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Expert Insights: Prostate Cancer

Trends in Proton and Carbon Ion Therapy to Assist Clinical Choices and Research Pursuits

Curtis Bryant, MD, MPH

Updates in Proton Therapy for Prostate Cancer

Curtis Bryant, MD, MPH

Department of Radiation Oncology, University of Florida

UF Health Proton Therapy Institute

Delivery of proton therapy (PT) in the management of prostate cancer is controversial because it costs more than traditional photon-based radiation therapy and its comparative advantages remain unproven. In the treatment of prostate cancer, the dosimetric superiority of PT over photon radiation is that it reduces the amount of excess radiation delivered to the rectum and bladder [1-3].

A few recently published studies have provided some clarity on the role of PT in the management of prostate cancer. In 2018, Iwata and colleagues published the largest multi-institutional study documenting the efficacy of PT for localized prostate cancer [4]. Over 1,200 patients were treated with high-dose PT between 2008 and 2011. With a median follow-up of 69 months, the 5-year biochemical relapse-free survival rates were 97%, 91%, and 83% for patients with low-, intermediate-, and high-risk prostate cancer. The rates of late grade 3 gastrointestinal (GI) and genitourinary (GU) toxicity were low at 0.5% and 0.3%, respectively.  These results compare favorably to studies documenting the efficacy and safety of IMRT in the management of prostate cancer [5-7]. 

Additionally, Pan et al recently published a retrospective comparison of PT and intensity-modulated radiotherapy (IMRT) using data from the MarketScan insurance database [8]. Patients were treated with radiation therapy for localized prostate cancer between 2005 and 2015. Mean costs to payers associated with PT were higher than with IMRT. At 2 years, patients treated with PT had lower rates of GU toxicity and erectile dysfunction, but higher rates of grade 2 GI toxicity. PT was found to have a lower mean complication cost when compared to IMRT but a higher mean total healthcare cost [8].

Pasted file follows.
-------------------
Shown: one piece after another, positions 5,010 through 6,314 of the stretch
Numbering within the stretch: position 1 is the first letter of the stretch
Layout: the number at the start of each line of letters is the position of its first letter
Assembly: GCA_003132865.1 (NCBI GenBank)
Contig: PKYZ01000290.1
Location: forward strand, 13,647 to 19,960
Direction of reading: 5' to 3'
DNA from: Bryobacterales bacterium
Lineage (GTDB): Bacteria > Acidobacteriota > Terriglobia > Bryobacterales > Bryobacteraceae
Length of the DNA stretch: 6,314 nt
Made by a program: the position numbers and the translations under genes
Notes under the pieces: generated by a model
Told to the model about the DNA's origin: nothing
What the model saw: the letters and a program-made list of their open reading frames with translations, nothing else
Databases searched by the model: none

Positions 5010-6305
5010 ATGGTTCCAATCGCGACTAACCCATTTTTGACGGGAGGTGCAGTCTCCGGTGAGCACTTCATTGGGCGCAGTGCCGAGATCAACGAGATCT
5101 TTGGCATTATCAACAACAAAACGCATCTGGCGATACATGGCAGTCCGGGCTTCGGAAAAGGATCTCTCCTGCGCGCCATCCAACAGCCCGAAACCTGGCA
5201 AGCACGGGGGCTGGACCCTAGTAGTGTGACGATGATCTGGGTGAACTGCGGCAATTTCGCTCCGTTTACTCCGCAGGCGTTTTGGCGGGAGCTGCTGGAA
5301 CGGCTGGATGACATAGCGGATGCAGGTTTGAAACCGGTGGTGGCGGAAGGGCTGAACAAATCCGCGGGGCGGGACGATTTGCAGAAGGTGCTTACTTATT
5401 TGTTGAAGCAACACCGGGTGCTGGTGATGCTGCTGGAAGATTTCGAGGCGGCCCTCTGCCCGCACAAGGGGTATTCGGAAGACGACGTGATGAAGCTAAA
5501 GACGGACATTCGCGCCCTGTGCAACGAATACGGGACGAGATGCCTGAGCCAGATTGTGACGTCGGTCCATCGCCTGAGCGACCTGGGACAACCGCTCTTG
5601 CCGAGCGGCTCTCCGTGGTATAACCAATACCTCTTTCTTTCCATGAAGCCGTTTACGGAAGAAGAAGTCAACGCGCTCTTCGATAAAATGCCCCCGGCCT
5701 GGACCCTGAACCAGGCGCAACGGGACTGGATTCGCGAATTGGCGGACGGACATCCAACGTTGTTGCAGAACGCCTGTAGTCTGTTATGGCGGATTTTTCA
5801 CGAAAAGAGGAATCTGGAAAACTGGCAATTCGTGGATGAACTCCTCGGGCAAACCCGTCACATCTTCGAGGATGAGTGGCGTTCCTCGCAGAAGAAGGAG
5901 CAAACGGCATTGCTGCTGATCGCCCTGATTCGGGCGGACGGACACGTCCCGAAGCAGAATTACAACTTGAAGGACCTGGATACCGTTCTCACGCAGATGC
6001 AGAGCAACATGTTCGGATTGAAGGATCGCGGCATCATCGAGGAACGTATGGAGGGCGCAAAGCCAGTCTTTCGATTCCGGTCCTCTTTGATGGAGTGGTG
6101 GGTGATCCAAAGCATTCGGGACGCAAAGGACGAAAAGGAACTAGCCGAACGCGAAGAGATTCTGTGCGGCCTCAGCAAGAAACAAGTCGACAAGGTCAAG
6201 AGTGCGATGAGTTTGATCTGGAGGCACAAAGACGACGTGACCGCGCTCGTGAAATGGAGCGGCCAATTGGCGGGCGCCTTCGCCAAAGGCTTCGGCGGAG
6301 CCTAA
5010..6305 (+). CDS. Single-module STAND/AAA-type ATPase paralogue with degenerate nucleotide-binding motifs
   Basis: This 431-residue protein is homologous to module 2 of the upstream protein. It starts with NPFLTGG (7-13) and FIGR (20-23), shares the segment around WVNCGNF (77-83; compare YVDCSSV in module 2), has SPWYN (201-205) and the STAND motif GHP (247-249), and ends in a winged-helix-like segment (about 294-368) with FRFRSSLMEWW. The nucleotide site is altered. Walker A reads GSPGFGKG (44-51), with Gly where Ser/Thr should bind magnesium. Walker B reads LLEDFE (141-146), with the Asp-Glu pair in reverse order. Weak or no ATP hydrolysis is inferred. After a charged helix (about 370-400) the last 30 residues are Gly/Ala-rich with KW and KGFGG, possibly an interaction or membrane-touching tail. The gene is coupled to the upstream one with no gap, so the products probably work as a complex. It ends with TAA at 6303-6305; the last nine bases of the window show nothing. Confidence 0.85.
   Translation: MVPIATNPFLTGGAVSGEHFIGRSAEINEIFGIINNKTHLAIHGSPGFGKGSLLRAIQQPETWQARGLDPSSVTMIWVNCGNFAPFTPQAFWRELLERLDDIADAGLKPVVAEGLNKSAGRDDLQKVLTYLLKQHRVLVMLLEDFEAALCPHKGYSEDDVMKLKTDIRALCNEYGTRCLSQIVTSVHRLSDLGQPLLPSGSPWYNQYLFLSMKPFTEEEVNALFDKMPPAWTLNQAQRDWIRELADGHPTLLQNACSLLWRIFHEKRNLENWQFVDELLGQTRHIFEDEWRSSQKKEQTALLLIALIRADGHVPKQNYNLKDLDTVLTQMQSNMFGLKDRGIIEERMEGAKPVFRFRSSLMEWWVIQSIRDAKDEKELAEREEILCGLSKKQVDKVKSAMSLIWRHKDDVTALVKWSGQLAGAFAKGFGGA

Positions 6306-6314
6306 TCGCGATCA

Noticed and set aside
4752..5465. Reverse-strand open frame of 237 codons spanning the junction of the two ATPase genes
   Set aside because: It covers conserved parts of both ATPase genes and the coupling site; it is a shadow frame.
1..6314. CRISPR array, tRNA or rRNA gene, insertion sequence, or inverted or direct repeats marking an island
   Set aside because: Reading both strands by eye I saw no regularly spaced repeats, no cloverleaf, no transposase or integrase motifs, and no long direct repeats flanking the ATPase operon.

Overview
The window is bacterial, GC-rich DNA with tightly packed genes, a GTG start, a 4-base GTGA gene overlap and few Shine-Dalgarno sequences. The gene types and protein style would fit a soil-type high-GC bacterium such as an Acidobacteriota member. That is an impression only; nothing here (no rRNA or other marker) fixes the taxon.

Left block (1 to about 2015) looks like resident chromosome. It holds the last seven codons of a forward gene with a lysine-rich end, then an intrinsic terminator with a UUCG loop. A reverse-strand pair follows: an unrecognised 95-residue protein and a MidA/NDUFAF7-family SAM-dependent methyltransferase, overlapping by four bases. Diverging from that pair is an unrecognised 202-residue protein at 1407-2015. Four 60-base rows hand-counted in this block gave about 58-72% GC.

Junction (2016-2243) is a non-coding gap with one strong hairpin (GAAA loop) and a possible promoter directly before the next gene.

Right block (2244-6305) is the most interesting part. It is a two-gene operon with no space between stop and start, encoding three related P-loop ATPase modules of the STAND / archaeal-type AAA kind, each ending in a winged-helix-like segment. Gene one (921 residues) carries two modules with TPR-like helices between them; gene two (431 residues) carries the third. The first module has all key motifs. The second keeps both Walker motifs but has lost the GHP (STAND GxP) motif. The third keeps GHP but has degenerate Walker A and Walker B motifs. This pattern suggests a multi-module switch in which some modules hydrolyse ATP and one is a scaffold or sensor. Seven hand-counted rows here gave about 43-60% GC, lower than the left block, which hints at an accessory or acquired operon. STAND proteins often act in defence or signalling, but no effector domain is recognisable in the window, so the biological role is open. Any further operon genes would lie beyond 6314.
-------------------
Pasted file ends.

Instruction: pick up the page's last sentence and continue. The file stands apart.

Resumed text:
Finally, Deville et al published the first known results documenting toxicity following PT for salvage or adjuvant prostate bed radiation therapy. Patients received PT between 2010 and 2016 at a single institution and to a median of 70.2 Gy (RBE) delivered at 1.8 Gy (RBE) per fraction [9]. The toxicity-free survival rate was 83% at 24 months, which is favorable when compared with studies documenting the safety of IMRT [9-11]. 

Overall, the landscape of published literature documenting the efficacy and cost effectiveness of PT is slowly taking shape and recent data should help to guide patients, physicians, and insurers about PT’s efficacy and safety profile as well as its potential clinical advantages. Eventually, the current data will be bolstered by the presence of level I evidence potentially supporting its use among patients with localized prostate cancer.